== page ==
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Format, Agenda For Political Dialogue In Georgia Remains Unclear

Georgian protesters chant slogans at a rally in Tbilisi on April 10

Georgian protesters chant slogans at a rally in Tbilisi on April 10

The Georgian opposition parties that launched a wave of protest on April 9 to demand the resignation of President Mikheil Saakashvili decided on April 11 to suspend further actions for 24 hours to mark Palm Sunday.

Opposition leaders have retreated slightly from their initial categorical rejection of the dialogue that senior officials have repeatedly called for over the past two weeks.

Irakli Alasania of the Alliance for Georgia reportedly proposed during the April 10 rally talks between opposition representatives and Saakashvili personally in the presence of respected public figures outside politics. But some protest participants reacted angrily to that option, whereupon an opposition politician (who specifically is not clear) suggested that the talks should be televized.

Parliament speaker David Bakradze in turn rejected that suggestion as "not oriented towards achieving results," telling the television channel Rustavi-2 late on April 10 that "we are in favor of a dialogue and not in favor of TV shows.... What they are offering us is televized debates, not a meaningful dialogue."

He added that there would be "no problem" in conducting a dialogue in the presence of representatives of civil society, but that Saakashvili's personal participation would be contingent on guarantees of "normal political cooperation."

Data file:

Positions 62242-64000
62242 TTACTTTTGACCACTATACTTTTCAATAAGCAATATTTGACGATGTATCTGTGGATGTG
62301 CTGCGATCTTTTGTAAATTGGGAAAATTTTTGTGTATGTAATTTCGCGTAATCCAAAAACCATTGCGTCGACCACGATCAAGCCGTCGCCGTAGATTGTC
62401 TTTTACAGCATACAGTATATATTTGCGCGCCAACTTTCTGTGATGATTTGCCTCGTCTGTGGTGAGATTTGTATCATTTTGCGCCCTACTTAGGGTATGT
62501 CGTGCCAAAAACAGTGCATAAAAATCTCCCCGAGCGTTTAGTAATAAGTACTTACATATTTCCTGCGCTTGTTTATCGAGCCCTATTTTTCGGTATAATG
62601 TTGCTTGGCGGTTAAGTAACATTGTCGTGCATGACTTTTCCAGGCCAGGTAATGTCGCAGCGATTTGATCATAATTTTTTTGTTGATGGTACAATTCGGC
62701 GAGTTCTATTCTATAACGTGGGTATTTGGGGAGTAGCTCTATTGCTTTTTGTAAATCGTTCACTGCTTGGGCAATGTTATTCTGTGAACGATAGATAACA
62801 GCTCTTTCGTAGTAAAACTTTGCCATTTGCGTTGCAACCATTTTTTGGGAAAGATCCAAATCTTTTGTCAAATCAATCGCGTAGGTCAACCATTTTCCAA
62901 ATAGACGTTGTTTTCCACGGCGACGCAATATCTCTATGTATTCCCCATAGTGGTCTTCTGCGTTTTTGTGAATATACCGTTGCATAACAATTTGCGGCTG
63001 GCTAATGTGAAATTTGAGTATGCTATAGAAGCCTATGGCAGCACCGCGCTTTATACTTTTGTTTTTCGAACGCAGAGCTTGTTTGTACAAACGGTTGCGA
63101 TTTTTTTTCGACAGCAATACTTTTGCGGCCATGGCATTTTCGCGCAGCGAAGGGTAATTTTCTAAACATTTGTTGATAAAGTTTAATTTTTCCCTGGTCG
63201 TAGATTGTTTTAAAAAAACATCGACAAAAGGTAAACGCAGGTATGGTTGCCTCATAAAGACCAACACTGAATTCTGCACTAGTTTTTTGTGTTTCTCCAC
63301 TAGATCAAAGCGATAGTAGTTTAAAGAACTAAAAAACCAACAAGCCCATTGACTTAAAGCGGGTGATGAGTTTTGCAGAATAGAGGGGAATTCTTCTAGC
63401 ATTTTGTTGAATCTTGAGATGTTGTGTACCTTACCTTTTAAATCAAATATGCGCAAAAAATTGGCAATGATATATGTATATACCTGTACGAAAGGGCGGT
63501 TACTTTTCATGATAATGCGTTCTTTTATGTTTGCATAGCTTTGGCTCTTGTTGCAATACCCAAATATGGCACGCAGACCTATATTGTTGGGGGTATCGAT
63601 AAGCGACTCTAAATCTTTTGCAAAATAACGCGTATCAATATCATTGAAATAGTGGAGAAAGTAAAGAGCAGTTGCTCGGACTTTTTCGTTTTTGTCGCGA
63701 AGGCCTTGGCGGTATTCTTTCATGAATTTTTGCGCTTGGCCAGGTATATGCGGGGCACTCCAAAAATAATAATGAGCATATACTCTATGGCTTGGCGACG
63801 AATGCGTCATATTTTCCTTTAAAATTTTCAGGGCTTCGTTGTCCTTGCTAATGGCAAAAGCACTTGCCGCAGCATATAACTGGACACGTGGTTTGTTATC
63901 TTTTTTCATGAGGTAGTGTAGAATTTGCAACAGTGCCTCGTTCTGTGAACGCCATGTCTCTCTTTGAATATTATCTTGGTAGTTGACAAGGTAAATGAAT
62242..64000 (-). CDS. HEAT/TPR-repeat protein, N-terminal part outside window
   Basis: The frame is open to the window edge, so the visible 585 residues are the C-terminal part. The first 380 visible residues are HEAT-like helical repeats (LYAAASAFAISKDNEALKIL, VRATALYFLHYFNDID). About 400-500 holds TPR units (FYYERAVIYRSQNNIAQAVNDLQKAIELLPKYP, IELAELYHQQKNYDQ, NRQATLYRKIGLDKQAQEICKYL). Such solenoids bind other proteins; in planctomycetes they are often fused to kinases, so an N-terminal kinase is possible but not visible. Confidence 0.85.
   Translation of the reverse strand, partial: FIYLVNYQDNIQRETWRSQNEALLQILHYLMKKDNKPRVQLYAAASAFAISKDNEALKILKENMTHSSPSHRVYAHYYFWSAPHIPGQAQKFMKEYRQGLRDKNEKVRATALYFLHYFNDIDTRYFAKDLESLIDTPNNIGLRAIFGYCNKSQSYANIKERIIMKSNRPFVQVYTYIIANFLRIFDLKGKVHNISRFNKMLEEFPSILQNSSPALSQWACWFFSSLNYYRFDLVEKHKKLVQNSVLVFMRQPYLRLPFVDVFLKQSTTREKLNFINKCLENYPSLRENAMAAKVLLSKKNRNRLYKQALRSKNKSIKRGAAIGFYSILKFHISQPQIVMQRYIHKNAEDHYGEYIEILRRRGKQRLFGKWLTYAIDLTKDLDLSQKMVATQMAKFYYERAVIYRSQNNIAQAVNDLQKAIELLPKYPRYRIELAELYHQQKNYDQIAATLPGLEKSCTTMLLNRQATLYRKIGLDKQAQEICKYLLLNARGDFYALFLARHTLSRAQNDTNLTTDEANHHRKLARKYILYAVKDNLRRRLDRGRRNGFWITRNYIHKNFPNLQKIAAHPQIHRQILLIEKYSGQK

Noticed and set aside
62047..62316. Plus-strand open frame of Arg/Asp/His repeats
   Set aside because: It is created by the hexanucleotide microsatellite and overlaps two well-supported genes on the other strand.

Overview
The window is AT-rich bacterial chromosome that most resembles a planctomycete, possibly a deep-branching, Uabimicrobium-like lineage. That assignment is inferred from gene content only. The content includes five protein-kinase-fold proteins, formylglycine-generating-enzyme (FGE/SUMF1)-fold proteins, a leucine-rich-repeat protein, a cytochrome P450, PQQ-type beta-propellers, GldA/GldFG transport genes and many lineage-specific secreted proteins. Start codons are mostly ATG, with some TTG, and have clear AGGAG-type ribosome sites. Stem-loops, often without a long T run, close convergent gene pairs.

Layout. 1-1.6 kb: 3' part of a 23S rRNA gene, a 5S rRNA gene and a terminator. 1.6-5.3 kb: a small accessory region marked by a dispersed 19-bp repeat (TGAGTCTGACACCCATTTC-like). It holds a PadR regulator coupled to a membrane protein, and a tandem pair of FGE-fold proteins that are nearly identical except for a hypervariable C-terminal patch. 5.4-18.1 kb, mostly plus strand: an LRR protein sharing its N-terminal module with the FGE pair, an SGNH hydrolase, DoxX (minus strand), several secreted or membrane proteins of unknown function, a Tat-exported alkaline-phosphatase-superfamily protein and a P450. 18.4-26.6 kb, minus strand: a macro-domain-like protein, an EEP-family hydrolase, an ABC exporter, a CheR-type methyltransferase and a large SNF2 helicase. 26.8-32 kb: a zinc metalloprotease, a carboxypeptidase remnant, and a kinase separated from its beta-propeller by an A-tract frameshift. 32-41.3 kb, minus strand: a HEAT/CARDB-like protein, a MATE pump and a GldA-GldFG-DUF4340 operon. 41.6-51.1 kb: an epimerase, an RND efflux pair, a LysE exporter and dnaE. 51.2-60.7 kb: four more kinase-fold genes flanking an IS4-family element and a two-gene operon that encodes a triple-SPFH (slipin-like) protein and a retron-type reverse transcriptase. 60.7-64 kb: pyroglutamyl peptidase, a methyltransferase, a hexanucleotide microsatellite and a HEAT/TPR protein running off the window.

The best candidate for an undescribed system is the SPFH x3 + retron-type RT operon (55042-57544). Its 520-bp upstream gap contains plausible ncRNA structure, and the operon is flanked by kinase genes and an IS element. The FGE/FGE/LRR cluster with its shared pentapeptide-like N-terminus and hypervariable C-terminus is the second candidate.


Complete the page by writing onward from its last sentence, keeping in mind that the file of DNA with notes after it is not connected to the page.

On April 11, Alasania said talks with Saakashvili, if they take place, will not be televized. Alasania argued that there is a difference between "public" and "transparent" dialogue, implying that the substance of the talks should not be made public while they are continuing.

Similarly disputed is the agenda for any such talks. Government representatives, and Saakashvili in his statement of April 10, have consistently listed three broad topics: national security; economic problems; and gradual political reforms, including revising the election law and holding direct elections for the post of mayor of Tbilisi. That post is currently held by Givi Ugulava, a close Saakashvili ally.

The opposition initially insisted that the only acceptable topic for discussion was Saakashvili's resignation.

But on April 11, David Gamkrelidze, head of the New Rightists who are part of Alasania's Alliance for Georgia, told journalists that "we consider Saakashvili's resignation the only way to overcome the crisis. But if the authorities have some other meaningful proposals for overcoming the crisis, let them tell us, although we do not think that direct election of the mayor of Tbilisi in 2010 will help."

About This Blog

This blog presents analyst Liz Fuller's personal take on events in the region, following on from her work in the "RFE/RL Caucasus Report." It also aims, to borrow a metaphor from Tom de Waal, to act as a smoke detector, focusing attention on potential conflict situations and crises throughout the region. The views are the author's own and do not represent those of RFE/RL.